During the test period, I made hundreds of images. Subjects included my daughters during vacation trips, the competitors at a BMX cycling event, classic automobiles, people enjoying a medieval fair, and the action at a dragon boat race. While I often used the raw capture mode, I switched to shooting 5Mp Superfine JPEGs for moving subjects, with continuous autofocus and high-speed framing for a full series of images. The autofocus system is not designed for tracking fast action, but it worked perfectly for series of nine shots of competitors rowing eagerly toward the finish line. When taking photos of BMX cyclists in single shot autofocus, I found the one second shutter lag frustrating at times; pre-focusing on my subject solved this problem, and allowed the camera to provide instant response.

With its many EOS-style features and controls, great speed and versatility, and delivering superb image quality, the PowerShot G5 is a fine performer that should satisfy the advanced photo enthusiast. Add a few accessories, and this 5-megapixel digicam would be a great choice for those who want an affordable and compact alternative to a D SLR system. The G5 would also be a perfect first digicam for experienced photographers who want to start shooting digital images and demand large prints of high quality. If you fall into either category, or if you simply want to upgrade from an older camera, the PowerShot G5 should be high on your list of models to consider.

· Sensor: 1/1.8" CCD; 5Mp effective
· Capture Modes: Single shot and continuous framing at up to 2.5 fps; to 1.5 fps in raw capture
· Storage: CompactFlash or Microdrive
· Capture Formats: Raw capture; three JPEG quality levels; motion JPEG
· White Balance: Auto, daylight, overcast, tungsten, fluorescent, flash, two custom presets
· Lens: Aspherical 7.2-28.8mm (equivalent to 34-140mm) f/2.0-3.0 optical zoom; up to 3.6x digital zoom
· Closest Focusing Distance: 1.6'; in Macro, 2"at wide and 5.9" at telephoto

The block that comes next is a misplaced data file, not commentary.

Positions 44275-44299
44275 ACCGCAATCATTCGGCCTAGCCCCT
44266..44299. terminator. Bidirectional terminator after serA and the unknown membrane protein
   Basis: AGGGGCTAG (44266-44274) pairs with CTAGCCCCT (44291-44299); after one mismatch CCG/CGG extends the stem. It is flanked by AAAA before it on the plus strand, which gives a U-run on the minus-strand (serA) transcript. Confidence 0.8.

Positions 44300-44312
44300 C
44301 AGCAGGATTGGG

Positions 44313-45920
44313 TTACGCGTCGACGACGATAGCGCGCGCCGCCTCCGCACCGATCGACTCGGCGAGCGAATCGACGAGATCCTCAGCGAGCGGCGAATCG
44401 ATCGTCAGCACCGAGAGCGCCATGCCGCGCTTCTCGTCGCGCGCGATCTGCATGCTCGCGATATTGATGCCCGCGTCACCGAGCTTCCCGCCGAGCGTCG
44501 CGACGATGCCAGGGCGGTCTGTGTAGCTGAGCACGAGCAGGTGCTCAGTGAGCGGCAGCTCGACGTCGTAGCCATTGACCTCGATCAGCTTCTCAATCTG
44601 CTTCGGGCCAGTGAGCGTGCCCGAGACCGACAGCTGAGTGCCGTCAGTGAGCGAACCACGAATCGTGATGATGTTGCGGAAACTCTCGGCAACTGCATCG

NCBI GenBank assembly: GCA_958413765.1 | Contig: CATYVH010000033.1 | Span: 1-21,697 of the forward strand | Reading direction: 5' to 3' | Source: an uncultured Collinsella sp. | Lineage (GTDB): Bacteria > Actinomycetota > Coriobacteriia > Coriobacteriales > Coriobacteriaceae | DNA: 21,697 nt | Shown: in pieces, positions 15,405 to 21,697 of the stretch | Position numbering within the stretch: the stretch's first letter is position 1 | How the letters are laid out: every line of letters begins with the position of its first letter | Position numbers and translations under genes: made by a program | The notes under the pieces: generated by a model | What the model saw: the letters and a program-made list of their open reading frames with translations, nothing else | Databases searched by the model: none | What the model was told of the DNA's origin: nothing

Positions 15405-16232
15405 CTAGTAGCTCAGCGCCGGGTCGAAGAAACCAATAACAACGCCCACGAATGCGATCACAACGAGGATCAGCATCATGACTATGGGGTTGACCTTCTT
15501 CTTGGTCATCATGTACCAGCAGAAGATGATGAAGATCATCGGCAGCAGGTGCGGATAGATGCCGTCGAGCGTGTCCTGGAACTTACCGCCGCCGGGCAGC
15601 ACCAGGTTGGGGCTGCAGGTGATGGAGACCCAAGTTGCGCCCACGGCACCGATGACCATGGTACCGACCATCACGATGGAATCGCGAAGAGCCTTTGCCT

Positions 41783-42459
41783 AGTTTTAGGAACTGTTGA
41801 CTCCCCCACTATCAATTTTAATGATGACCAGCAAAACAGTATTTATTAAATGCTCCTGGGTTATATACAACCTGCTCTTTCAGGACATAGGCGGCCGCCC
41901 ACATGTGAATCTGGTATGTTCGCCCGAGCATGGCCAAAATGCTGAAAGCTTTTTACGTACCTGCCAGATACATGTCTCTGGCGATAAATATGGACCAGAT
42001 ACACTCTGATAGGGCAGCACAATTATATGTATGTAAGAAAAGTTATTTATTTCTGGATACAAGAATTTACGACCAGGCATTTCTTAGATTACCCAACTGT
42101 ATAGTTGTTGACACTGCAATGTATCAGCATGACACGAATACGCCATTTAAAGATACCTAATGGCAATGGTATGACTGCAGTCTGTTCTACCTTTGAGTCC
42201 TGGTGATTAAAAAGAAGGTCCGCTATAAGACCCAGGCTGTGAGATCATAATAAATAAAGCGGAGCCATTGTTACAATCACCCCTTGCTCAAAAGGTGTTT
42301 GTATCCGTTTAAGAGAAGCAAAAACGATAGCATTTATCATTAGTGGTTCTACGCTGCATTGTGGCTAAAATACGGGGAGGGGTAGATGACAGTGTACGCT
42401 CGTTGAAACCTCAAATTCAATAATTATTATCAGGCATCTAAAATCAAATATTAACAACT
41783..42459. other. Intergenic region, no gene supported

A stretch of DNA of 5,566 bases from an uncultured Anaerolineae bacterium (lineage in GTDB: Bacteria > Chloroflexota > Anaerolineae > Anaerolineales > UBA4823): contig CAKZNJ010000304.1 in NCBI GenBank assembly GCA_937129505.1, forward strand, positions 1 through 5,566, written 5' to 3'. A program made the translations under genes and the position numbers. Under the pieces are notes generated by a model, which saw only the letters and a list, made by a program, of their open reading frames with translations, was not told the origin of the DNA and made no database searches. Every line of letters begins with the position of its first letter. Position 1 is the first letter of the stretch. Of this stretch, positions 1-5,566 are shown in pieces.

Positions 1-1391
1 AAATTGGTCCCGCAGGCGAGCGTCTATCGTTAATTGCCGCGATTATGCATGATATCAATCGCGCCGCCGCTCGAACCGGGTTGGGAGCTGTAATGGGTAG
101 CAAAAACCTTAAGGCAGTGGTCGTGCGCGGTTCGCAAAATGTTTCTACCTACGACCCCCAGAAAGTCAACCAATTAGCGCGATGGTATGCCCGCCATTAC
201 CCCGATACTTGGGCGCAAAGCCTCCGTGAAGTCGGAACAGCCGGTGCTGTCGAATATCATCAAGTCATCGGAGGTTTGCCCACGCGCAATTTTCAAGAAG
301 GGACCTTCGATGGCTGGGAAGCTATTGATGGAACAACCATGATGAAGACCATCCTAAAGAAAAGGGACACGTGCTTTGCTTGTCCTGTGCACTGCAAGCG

· Sensitivity: ISO equivalent: 50, 100, 200, 400 and "Auto"
· Light Metering: Evaluative, Center-weighted, Spot; AE Lock; exposure compensation and bracketing selectable
· Shutter Speed Range: 15 to 1/2000 sec
· Flash: Built-in auto flash with forced flash, redeye reduction, slow sync flash; flash exposure compensation and lock
· Connectivity: USB 1.1 and video output
· Power: BP-511 or 512 lithium ion battery
· Dimensions/Weight: 4.8x2.9x2.8"; 14.5 oz
· Street Price: $649

· Exceptional versatility and convenience of operation; accepts accessory flash unit, 0.7x to 1.75x lens converters, and (with adapter) 58mm filters
· DIGIC processor produces images with ultrahigh resolution and excellent color, sharpness, a wide tonal range and very good white balance; fast processing and large buffer memory allow for quick shooting
· Raw data files offer great latitude for correction in conversion software; their image quality is superlative, suitable for beautiful 11x15" prints
· Very low digital noise at ISO 50 and low at ISO 100; moderate noise even at ISO 400 and in long exposures at night
· Very long battery life

· Underexposes light-toned subjects in evaluative metering; overexposes with 550EX Speedlite; for better results, apply exposure or flash exposure compensation; adjust raw images in utility software
· Superb lens, but purple fringing (chromatic aberration) around ultra-bright highlights at wide apertures
· At wide angle zoom settings, the lens barrel blocks part of the view through the optical finder
· Autofocus system is very versatile but does not offer automatic focus point selection
· In single shot autofocus, shutter lag can be frustrating; use continuous focus, or
pre-focusing, for quicker response

Canon USA, Inc.,
1 (800) 652-2666